taxes, inheriting beats 'gifting'
My just-deceased father gifted
his five children a farm over a seven-year period, which was finalized
four years ago -- which make us the owners. He paid all the property
and income taxes out of his pocket over the past years. We are now
going to sell the farm and share in the sale equally.
The buyer wants to pay half the price in cash
and self-finance the remainder, over five years, with payments coming
each year. Since we are the owners, do we only pay capital gains
on this year's payment and then regular tax on the remainder as
it gets paid? Do we use the final year the land was gifted for the
cost basis? Can we use the capital gains criteria for the remainder
of the payments?
Your cost basis in the property is what your
father paid when he bought the farm. Unfortunately, there is no
step-up in basis on the gift of property. Your basis is the basis
that the donor had in the gifted property. Had he died owning the
farm and you inherited it, then you would have had a step-up in
basis to the fair market value at his death. So the gift was not
a really brilliant idea.
If you're only collecting half of the money in the
year of sale, you'll have an installment sale for tax purposes.
Under an installment sale, you report your gain based on collections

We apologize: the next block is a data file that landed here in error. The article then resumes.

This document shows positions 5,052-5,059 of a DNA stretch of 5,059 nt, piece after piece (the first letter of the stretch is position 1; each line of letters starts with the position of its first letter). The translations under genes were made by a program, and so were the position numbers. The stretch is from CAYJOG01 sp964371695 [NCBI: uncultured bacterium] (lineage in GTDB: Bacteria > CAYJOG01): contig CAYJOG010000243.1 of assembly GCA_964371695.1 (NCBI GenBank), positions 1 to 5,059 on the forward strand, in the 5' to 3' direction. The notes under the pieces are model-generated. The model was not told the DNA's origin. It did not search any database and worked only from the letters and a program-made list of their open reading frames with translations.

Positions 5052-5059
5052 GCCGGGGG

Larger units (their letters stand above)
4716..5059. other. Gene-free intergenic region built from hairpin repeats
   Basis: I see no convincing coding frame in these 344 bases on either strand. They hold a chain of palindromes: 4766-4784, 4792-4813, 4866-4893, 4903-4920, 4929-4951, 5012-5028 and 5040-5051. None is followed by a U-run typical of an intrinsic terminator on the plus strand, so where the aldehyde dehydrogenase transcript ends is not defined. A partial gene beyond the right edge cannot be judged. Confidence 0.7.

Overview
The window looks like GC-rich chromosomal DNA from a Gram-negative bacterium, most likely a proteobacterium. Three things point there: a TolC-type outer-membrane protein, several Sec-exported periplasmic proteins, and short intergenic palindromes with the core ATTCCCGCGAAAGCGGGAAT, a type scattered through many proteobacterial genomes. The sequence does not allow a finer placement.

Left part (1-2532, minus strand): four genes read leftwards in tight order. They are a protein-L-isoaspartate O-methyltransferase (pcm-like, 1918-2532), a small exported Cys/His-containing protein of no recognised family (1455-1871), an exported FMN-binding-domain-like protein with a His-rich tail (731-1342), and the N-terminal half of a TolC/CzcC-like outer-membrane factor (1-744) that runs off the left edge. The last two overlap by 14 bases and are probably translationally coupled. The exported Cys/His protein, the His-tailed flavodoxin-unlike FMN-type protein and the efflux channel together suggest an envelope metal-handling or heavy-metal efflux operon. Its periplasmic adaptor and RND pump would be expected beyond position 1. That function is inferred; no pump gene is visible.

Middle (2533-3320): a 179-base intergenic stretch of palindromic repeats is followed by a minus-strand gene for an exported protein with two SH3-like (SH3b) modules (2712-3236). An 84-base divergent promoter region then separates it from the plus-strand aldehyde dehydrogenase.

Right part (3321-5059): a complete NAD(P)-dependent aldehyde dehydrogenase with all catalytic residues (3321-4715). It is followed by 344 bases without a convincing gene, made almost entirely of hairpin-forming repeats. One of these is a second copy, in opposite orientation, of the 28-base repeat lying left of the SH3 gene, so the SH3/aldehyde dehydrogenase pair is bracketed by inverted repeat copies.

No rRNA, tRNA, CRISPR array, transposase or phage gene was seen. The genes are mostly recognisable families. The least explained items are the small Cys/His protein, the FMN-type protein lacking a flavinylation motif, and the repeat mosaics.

over the period that you collect on the property, in this case five
Your collections are taxed in proportion to your gross
profit on the property. If the farm has a cost of $10,000 and you
sold it for $100,000, your gross profit is 90 percent. This means
that 90 percent of the down payment and subsequent principal collections
on the note will be long-term capital gains subject to tax at 15
percent (unless the tax rate goes up, in which case you may be stuck
paying at a higher rate).
That is, all collections on the sale of the farm except
for interest on the note are considered capital gain. Interest that
you collect on the note is fully taxable as ordinary income and
should be reported on Schedule B of your Form 1040.
The installment sale is reported on Form
6252 in the year of sale and also in subsequent years until
fully collected. Since the five of you own the property, you'll
each need to file a Form 6252 with your individual returns, reporting
your respective share.